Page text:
BACKGROUND: Used oil filters may exhibit hazardous characteristics and are hence, classified as hazardous waste in California. To encourage recycling of used oil filters, California DTSC adopted reduced handling requirements for drained used oil filters that are sent for recycling as scrap metal. We wrote about that in July 2016 stating that you should drain the filter properly. Now the DTSC (Cal/EPA) has started to classify all used oil filters, with a flapper valve that prevents oil from being drained out, as hazardous waste.
BACKGROUND: Used Oil Filters may exhibit hazardous characteristics and hence are classified as hazardous waste in California. To encourage recycling of used oil filters, California DTSC adopted reduced handling requirements for drained used oil filters that are sent for recycling as scrap metal. Used oil filters must not be disposed in trash cans or at nonhazardous waste landfills. Legislation was enacted in 2004 (AB 2254, Aghazarian) that allowed spent fuel filters from automobiles be added to spent oil filters for disposal.
South Coast Air Quality Management District (SCAQMD) is the regulating agency for air quality in the LA basin and has implemented emission limits on NOx that require paint booth burner upgrades. We last wrote to you in 2014 regarding these rules that apply to body shops concerning booth maintenance and documentation of NOx emissions limits for equipment burning natural gas, such as dryers, ovens, and afterburners, located at your collision center paint booth. The deadline for compliance was July 1, 2014 to upgrade your booth.
CALIFORNIA LAW ON TOWING
California enacted AB 1222 earlier this year mandating certain recordkeeping provisions for tow truck companies amongst other statutory requirements. If the dealer is in the towing business, then we recommend that you consult and implement all provisions of AB 1222 (Bloom). Since dealers with tow truck ownership are very few, we will not discuss in detail the tow truck company operational issues and recordkeeping requirements, but rather the dealer obligations under the new law as they receive automobiles from independent tow truck companies.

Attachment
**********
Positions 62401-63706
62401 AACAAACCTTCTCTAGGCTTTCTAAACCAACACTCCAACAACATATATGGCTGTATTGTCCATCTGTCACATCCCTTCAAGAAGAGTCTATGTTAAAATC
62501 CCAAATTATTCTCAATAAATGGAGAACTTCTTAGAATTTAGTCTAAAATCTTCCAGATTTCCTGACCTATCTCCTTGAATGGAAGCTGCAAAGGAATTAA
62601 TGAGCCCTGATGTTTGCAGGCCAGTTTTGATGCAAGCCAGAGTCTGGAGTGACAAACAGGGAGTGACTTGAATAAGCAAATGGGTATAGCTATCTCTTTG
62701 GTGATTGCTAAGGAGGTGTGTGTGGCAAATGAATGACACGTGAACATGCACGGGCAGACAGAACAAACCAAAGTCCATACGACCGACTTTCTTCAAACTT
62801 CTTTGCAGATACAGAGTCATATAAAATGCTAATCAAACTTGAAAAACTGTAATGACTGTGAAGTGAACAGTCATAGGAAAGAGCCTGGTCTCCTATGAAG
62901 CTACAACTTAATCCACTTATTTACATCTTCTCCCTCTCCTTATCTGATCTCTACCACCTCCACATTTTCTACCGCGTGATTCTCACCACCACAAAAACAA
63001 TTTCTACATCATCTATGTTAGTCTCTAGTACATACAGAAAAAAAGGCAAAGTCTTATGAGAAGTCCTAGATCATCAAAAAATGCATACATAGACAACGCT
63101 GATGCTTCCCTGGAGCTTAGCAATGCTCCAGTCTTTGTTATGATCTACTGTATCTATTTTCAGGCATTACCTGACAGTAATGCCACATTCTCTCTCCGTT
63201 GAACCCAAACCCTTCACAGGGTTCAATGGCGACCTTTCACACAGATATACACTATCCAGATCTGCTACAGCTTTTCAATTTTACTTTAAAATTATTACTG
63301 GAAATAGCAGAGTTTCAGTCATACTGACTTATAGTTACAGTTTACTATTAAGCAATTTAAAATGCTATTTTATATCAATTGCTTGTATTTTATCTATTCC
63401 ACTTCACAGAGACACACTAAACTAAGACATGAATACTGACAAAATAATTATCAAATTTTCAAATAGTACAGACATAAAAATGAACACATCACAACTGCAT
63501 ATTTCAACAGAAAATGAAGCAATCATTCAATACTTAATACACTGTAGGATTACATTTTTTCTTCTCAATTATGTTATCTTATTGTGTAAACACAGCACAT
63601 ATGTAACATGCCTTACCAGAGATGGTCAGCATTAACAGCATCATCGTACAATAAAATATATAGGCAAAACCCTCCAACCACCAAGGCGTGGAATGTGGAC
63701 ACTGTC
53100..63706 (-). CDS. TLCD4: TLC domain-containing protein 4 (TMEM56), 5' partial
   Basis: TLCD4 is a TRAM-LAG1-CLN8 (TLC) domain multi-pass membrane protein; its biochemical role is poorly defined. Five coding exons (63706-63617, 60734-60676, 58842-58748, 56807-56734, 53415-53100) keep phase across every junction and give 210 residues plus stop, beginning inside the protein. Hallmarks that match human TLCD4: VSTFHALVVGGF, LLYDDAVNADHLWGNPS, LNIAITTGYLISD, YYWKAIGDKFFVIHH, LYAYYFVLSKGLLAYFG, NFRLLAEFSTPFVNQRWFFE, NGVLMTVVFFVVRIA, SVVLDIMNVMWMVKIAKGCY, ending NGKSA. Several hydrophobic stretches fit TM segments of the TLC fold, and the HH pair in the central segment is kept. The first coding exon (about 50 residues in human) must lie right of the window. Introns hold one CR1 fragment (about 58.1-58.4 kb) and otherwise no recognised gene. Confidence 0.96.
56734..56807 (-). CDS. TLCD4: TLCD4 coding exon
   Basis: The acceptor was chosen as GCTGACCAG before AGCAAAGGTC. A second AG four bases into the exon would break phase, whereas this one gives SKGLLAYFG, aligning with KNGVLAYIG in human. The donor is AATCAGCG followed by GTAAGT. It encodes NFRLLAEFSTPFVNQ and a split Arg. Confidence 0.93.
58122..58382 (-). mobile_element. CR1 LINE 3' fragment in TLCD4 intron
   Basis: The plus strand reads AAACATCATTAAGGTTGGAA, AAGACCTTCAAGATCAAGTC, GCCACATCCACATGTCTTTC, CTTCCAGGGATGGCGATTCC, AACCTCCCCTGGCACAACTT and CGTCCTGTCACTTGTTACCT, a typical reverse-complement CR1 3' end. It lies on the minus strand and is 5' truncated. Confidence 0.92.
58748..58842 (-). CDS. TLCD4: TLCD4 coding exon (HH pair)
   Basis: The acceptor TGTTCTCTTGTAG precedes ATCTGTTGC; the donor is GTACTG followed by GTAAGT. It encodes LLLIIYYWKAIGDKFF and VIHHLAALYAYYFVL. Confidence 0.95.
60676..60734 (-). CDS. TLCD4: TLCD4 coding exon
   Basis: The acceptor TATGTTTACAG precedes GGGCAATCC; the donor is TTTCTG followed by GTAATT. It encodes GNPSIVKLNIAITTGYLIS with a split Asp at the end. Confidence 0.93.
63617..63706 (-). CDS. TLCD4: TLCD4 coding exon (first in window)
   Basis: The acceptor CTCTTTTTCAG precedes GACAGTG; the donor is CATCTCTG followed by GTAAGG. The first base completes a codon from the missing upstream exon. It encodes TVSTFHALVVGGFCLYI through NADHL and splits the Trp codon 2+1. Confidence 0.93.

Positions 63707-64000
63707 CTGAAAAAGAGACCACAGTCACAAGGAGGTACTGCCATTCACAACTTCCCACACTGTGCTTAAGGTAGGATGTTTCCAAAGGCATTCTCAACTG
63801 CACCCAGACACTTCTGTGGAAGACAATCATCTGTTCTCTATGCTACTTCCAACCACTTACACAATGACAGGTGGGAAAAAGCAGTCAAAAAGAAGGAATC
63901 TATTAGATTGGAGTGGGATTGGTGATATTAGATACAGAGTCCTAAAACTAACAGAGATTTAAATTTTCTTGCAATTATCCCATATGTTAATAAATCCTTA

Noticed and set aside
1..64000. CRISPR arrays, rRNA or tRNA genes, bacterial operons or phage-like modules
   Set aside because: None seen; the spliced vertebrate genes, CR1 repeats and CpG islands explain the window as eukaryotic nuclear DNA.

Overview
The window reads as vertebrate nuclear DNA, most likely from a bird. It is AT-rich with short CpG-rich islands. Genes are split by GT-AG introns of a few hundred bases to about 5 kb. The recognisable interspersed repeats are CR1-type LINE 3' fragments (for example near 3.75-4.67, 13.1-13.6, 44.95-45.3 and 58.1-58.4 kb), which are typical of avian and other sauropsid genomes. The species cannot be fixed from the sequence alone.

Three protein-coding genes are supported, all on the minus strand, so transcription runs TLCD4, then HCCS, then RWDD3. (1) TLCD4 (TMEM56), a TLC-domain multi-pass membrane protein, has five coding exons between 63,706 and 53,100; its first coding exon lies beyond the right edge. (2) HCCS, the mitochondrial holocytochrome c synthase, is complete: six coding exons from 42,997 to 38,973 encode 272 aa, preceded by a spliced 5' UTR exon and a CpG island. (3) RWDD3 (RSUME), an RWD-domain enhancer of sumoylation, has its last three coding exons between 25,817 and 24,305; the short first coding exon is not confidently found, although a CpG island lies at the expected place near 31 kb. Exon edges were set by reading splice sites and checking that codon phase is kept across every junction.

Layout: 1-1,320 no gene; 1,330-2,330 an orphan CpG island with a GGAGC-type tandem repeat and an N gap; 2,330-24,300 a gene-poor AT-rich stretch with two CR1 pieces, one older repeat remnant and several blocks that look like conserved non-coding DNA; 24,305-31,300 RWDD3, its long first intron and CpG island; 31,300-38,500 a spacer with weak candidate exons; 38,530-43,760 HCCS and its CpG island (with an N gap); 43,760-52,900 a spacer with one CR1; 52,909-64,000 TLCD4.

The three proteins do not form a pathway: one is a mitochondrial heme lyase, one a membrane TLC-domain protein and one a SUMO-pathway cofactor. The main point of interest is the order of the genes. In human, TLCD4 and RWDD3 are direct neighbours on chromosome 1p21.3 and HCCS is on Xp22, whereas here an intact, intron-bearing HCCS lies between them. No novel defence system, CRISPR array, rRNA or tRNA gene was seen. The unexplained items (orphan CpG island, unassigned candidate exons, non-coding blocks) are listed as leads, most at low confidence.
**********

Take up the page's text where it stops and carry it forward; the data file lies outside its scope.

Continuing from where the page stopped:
Background: Cal/OSHA heat illness prevention regulation (T8CCR3395) became effective on May 1, 2015. This standard applies to outdoor areas of employment. When porters are parking cars and salespersons are showing automobiles on display to customers or taking them on test drives, they are considered to be working outdoors. Fed-OSHA also requires that employees be trained in heat illness prevention under a general injury prevention standard. Cal/OSHA enforcement details are at http://www.dir.ca.gov/dosh/heatillnessqa.html.
CALIFORNIA LAW ON LOG 300
As of the start of 2016, the California Occupation Health & Safety Standards Board has not approved of the changes to the recordkeeping guidelines. This process can take up to six months, essentially pushing the compliance date to January 1, 2017.
In summary, auto dealers in California are currently exempt from Log 300 requirements. See https://www.dir.ca.gov/dosh/DoshReg/FinalEmpRec.html. Cal/OSHA has inspected dealers for regulatory violations and has not requested to see the Log 300 as they are exempt per state regulations.
Accident 1: On the afternoon of February 22, 2016, a test drive of a Corvette from a dealership in Ontario, CA became a tragedy. Reportedly, the driver was driving at 70 MPH before the crash took place, which resulted in the salesperson losing his life. LA Times reported that the customer was treated for injuries at a local hospital and arrested on suspicion of vehicular manslaughter and driving under the influence of drugs.
Solution 1: While it may be difficult to recognize a customer being under the influence of drugs, salespersons should remain attentive to inebriated customers and decline any test drive in which drugs or alcohol may become a factor. Also, the dealership must constantly reiterate: “All test drives must be safe and within posted speed limits.”